1. Persevered with a basic Windows install until I could reset the parameters of Windows Time Service as described above by Robinson to Started/ Automatic
    2. Shut down the PC, and unplugged all power cables and other cables to powered devices eg monitor, printer  (this must allow the mobo hardware powering Windows Time to initialise properly)
    3. Plugged cables etc back in and restarted

    Windows started up OK and has remained OK through 4 subsequent restarts while I installed PC software.  It will be interesting to see whether it still works tomorrow.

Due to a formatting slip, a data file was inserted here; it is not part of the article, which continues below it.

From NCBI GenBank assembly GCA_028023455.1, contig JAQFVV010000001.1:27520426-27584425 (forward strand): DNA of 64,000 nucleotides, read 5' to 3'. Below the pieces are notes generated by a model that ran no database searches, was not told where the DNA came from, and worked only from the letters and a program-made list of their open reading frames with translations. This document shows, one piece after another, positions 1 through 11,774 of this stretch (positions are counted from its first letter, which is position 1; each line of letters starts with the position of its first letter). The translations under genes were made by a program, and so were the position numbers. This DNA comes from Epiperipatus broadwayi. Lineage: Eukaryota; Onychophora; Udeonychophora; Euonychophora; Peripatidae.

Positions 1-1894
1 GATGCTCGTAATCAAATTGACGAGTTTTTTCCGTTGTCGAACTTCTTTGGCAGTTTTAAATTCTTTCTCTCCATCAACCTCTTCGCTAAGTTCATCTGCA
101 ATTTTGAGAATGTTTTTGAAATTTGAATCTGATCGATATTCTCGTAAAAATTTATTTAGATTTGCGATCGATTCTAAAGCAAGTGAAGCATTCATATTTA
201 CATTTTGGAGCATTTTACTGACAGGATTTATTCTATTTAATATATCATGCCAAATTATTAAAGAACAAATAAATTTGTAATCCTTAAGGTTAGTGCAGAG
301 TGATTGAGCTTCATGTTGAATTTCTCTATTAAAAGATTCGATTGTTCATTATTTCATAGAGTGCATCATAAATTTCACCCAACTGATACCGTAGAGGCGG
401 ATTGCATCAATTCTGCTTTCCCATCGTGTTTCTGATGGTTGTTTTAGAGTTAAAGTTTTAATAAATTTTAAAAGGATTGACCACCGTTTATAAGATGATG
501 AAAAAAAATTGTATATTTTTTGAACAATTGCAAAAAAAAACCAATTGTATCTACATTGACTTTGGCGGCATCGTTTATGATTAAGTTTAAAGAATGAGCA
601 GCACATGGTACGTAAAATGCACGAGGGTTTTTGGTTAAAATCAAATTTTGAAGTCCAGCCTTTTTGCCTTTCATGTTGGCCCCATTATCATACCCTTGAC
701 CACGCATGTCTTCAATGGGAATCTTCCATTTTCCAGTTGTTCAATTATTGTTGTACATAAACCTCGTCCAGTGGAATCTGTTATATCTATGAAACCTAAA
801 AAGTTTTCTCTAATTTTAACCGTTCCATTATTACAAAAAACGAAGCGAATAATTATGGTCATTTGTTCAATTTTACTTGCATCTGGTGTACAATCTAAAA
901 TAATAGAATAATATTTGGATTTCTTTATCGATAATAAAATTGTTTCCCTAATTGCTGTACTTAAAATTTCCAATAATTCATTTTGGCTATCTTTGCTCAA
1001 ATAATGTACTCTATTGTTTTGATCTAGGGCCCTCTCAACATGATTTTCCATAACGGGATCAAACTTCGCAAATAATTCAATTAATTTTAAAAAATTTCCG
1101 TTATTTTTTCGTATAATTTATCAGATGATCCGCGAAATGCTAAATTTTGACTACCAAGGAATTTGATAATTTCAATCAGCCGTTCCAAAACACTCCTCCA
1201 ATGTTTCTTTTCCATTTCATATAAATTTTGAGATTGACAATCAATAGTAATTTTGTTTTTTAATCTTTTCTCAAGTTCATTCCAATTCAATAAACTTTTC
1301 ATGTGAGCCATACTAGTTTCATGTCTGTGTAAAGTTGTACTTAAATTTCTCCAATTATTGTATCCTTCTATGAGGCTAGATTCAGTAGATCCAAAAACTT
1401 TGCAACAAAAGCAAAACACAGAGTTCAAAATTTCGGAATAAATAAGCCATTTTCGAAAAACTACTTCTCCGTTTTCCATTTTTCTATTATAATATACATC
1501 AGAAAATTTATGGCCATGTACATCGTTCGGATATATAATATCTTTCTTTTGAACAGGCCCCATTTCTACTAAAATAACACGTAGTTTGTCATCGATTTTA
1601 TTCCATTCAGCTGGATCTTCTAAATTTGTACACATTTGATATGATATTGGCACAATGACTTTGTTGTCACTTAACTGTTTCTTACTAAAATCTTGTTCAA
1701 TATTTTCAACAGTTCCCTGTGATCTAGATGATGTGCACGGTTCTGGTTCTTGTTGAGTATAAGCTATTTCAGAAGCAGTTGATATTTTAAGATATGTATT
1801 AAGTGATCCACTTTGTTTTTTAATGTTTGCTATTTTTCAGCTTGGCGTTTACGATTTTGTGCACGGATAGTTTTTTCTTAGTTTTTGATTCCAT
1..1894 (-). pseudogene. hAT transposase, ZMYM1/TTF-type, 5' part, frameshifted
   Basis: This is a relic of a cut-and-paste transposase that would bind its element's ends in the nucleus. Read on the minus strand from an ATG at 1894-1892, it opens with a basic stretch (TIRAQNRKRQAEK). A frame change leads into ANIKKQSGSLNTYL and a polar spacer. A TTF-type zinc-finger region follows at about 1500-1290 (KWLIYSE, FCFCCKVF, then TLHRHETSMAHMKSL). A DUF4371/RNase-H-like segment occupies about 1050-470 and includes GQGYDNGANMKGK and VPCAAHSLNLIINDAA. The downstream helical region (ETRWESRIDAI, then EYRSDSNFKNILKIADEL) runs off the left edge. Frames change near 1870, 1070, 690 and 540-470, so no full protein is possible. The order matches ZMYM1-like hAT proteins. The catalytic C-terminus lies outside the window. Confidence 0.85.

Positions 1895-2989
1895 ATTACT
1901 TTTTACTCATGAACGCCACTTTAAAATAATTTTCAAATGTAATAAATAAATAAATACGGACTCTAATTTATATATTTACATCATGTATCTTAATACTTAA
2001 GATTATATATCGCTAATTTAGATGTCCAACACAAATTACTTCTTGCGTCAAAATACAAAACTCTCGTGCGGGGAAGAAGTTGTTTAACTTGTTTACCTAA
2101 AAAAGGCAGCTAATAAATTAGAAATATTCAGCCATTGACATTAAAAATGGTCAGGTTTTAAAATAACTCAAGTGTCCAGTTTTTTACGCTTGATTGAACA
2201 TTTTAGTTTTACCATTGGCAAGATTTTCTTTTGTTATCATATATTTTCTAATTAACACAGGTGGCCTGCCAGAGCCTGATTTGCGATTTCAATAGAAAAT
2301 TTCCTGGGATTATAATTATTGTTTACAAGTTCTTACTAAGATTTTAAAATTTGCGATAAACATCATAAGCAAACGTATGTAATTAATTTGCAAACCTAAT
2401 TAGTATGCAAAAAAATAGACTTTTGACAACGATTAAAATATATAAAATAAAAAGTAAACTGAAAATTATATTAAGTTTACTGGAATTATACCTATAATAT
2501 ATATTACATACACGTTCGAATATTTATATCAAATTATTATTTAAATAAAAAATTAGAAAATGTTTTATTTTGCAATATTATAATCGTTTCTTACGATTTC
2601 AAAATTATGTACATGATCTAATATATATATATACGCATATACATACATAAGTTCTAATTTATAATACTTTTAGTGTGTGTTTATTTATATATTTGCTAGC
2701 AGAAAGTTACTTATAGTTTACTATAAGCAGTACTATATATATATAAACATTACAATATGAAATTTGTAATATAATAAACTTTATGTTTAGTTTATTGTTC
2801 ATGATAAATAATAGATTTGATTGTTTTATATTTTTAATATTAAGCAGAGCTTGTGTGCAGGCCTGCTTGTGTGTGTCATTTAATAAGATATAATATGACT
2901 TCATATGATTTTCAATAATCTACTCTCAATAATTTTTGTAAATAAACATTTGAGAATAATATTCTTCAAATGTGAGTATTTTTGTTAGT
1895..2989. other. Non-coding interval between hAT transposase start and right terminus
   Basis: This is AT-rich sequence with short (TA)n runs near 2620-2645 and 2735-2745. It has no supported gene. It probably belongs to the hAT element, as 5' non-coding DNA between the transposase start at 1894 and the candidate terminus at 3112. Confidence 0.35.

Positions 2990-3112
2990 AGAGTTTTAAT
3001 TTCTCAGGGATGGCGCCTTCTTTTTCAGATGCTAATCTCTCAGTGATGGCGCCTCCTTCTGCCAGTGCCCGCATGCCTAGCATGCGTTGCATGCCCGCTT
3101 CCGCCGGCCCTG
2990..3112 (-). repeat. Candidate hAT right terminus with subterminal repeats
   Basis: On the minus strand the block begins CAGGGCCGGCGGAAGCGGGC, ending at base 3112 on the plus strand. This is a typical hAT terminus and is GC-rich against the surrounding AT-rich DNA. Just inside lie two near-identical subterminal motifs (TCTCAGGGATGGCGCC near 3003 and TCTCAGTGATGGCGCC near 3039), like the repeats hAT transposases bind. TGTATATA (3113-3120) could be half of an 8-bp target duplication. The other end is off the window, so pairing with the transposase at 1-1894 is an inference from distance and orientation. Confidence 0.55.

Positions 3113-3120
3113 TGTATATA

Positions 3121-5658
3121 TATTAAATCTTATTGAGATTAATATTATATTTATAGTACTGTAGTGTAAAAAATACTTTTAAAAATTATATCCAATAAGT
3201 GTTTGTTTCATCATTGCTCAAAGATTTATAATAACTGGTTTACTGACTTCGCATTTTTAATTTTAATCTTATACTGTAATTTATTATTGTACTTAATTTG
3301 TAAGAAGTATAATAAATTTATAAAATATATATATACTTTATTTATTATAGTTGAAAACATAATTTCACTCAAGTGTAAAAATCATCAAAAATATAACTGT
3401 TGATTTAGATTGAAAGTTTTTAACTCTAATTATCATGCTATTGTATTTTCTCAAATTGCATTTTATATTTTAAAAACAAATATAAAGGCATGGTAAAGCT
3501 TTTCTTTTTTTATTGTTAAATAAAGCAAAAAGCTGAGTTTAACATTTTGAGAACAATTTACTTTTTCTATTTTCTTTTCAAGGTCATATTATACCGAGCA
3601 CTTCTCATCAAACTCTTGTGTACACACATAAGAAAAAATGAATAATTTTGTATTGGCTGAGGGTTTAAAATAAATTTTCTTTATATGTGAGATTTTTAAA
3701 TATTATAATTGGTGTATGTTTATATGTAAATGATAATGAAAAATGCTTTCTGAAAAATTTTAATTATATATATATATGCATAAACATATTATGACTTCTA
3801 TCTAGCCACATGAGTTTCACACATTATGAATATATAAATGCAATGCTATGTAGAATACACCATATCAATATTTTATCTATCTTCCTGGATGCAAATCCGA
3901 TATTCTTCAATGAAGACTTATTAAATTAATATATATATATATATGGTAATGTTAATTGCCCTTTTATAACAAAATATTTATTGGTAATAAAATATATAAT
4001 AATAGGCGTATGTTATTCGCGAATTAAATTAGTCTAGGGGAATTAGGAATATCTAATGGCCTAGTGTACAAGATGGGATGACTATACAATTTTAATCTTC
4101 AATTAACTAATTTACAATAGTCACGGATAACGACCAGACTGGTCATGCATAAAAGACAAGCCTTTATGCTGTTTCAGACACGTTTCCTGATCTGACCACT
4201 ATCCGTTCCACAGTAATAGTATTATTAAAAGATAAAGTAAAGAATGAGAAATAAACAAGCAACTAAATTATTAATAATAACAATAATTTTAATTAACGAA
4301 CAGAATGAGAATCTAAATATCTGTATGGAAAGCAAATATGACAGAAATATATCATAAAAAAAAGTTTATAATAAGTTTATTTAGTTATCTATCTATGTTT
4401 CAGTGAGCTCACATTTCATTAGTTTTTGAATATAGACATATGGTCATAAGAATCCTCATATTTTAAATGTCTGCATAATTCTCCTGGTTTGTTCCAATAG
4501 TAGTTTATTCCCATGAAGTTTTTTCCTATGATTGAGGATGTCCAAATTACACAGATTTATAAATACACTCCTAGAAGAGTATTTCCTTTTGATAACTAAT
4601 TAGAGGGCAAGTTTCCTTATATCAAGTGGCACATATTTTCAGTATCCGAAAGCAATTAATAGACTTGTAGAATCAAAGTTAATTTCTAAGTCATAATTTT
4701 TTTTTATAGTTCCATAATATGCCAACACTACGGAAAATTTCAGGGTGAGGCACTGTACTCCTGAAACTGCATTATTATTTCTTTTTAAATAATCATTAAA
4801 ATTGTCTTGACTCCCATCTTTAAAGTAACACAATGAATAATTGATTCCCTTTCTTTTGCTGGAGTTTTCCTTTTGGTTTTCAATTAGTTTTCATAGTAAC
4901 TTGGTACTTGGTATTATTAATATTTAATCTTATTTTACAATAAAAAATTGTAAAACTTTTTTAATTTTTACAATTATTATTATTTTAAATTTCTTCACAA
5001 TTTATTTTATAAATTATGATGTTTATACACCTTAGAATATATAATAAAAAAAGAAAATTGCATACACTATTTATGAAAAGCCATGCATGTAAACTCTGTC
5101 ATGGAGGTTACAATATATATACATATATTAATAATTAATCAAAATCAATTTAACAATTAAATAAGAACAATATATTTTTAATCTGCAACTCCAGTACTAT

Next time I upgrade my PC I'll probably go for a Mac instead ...
    Tuesday, November 24, 2009 10:56 PM
  • having the same problem on win 7 64 with m4a785td-v evo
    what's goin on here
    problem started when i installed a pcie 600 tuner card...uninstalled, system restore ,drivers everything
    still same problem ,,,will try power cord suggestion

    thinkin it was that asus turbo key button? on mobo
    Saturday, December 26, 2009 6:48 PM
  • My problems are very similar. Motherboard M4A785D-M PRO, Processor Athlon 64 X2 5000+ Black Edition, 2x2gb RAM, and Windows 7 Ulitimate 32 bit.
    When I unplugged, working normaly, but I always shutdown my PC, and sometime when it started again, these problems with clock running, are back.
    I think that phrase "Windows 7 Ready" from ASUS is a problem.
    Tuesday, January 12, 2010 8:46 AM